By Leigh Jacobson and Rachel Chistyakov
The new BBM… or is it?
Kik Messenger is the recently launched messaging texting application from Kik Interactive that is operable on Blackberrys, iPhones, and Android phones. Much like the widely-beloved BBM, the new messaging system aims to quicken connections, increase communication, and step onto the scene of what is rapidly becoming 2010’s most overused phrase: social networking.
Made public in April 2010, Kik is the brainchild of founder “Ted.” It strives to be yet another socializing app – the wannabe yin to BBM’s yang: “By making Kik Messenger insanely fast, and by showing when a message has been sent, delivered, and read, texting with Kik feels like a face-to-face conversation” (http://kik.com).
But has it succeeded?
Our opinions vary.
By Rachel Chistyakov
Kik wishes it was BBM.
With Kik, you can send instant messages to your friends if they have a Blackberry, iPhone, or Droid. You are notified when your message is read and you can see when someone is typing you a message. This is basically the same idea that BBM offers, but BBM is exclusive to Blackberrys.
But unlike BBM, Kik drains your battery like crazy. When I had it downloaded, my battery died within two hours. This is not so convenient for anyone. What is it about Kik that makes the application kill my phone so quickly? I have always had BBM on my phone and it has never drained my battery with such tremendous speed. I would have kept Kik installed on my phone if it was necessary, but this is not where the deficiency ends.
My dad does not have BBM. Therefore, when he sends me a text message, there is no possible way he could tell if I read it or not. This offered me a very nice leeway when it came to breaking my curfew, running to get some Starbucks when I wasn’t allowed to, or just not doing something he texted me to do. When my dad downloaded Kik, he was able to see when I read the message, so there was no excuse for doing something I wasn’t supposed to do. This adds an unnecessary element of stalking into my life that I could have done without. Some might say, “Why did you add your dad on Kik in the first place?” Simply, I didn’t have a choice.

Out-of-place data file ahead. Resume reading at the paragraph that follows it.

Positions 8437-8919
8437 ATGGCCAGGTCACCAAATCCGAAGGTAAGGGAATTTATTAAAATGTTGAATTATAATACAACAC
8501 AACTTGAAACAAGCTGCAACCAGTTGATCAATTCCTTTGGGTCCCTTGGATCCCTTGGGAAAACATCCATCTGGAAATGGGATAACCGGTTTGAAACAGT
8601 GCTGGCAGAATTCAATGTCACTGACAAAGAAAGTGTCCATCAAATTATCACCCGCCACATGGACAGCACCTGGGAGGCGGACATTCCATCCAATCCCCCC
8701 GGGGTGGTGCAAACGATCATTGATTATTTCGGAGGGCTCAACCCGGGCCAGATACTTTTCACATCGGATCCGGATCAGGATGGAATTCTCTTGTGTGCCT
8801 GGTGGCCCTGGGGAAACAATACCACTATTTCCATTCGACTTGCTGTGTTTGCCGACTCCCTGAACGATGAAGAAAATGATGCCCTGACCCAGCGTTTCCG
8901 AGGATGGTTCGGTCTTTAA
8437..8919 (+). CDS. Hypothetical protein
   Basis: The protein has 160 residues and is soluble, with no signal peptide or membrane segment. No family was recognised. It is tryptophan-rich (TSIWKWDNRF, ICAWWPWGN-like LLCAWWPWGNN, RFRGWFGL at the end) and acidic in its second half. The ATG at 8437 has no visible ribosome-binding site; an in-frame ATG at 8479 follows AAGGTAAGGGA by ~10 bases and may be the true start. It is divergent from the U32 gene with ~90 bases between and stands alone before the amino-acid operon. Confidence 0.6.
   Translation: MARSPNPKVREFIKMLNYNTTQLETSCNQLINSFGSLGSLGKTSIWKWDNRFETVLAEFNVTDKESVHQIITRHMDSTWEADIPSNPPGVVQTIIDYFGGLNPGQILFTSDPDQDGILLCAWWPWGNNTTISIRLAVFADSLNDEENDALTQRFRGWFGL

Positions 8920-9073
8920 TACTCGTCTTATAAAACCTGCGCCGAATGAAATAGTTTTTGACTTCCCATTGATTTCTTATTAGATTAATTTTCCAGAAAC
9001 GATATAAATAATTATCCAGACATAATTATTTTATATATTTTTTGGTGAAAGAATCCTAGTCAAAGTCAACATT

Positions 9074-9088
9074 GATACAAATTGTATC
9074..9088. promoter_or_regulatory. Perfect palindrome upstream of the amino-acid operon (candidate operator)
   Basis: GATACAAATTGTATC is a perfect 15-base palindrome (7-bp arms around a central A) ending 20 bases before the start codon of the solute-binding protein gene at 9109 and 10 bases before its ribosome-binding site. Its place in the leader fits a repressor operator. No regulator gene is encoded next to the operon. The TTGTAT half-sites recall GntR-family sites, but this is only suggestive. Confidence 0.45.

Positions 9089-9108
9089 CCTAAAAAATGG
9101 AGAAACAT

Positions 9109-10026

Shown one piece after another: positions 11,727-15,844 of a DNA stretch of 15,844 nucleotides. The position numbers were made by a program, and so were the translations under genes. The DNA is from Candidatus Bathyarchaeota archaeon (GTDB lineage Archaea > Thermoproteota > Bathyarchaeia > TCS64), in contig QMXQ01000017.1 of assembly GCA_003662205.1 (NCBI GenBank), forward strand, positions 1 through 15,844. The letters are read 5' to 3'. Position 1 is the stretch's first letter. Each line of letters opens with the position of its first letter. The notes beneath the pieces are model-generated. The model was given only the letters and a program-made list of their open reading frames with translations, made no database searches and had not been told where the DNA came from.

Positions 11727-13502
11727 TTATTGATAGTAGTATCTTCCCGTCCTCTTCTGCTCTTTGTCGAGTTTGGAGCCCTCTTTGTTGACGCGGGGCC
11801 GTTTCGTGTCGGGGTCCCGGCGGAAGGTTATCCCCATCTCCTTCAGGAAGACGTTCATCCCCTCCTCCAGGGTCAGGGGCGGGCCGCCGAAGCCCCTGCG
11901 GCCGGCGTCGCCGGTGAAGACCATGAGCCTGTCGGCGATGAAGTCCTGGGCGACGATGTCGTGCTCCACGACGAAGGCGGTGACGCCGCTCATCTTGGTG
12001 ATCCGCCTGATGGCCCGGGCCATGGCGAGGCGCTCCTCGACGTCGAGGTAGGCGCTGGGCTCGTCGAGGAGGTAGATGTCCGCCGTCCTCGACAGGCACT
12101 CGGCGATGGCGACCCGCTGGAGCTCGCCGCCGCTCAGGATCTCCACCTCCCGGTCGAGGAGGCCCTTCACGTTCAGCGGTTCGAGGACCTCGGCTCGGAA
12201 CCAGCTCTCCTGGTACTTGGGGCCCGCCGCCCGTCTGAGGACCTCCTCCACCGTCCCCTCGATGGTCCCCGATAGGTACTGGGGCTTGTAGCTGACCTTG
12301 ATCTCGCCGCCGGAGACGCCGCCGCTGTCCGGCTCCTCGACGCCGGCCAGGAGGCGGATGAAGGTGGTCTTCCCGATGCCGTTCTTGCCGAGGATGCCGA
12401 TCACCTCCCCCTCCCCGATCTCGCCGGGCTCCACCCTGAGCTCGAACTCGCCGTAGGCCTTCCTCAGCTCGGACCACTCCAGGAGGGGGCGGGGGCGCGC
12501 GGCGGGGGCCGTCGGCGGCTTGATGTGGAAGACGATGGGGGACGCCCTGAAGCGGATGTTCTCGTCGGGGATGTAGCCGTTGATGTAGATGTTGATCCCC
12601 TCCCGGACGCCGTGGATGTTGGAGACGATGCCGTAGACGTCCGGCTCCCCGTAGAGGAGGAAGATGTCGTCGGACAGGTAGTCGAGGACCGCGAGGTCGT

Another downside of Kik is that anyone can add you onto his or her contacts list without your approval. All they have to do is search your name and click “Add Contact” and boom, you are on their contacts list and they are on yours. If that is not a complete invasion of privacy then I don’t know what is. With BBM, you have to approve people onto your contacts list before they can start messaging you. What if I don’t want my grandpa, my uncle, or my sister on my Kik contacts list? Do I even have a choice of who gets to add me?
Kik has taken away my freedom and my battery. It has taken something exclusive to one type of phone model and offered it to almost everyone. One of the main reasons so many teenagers have a Blackberry is because of BBM, but now Kik has given everyone a free-for-all. Kik could be a great success if it was able to steal BBM’s idea in a sufficient way, but there are so many downsides to the application that I don’t see a point in having it. If someone wants to contact me, they can just add me on BBM (mypin: 226bbf0b, add me!). If they don’t have a Blackberry, then they can stick to texting or maybe even try calling instead. Kik is just another unnecessary tool in the technologically advanced teenager’s world that will hopefully disappear over time.
By Leigh Jacobson
When Gabe Freeman introduced me to the world of Kik, I was a bit skeptical. One should always be when dealing with a program that requires an insertion of personal information that is then made public.
Shortly, however, I realized that there was nothing to worry about, because what’s not to like about an easily accessible program that includes friends with other phones and operating systems? I see no issue whatsoever with expanding my contact list to encompass even those without Blackberrys- the simple point is to open another resource of communication. I believe that Kik has succeeded in not only increasing accessibility beyond the Blackberry-only constraints of BBM- but also serves as yet another useful tool of contact.
Is it a radical departure from BBM? Not at all. In fact, much like BBM, you are notified when people read your text, letting you know that they have received a message. Considering the fact that BBM does the very same thing, how could it possibly be an issue uniquely attributed to this new program?
So why fight for exclusivity? Why not broaden our means of contact and communication? If it’s as beneficial as BBM, why should we keep it from users with other phones? Since this is Milken “Community” High School, should we not strive to include everyone?
All in all, do you NEED this app to Kikstart your social life? Not really. But it doesn’t hurt.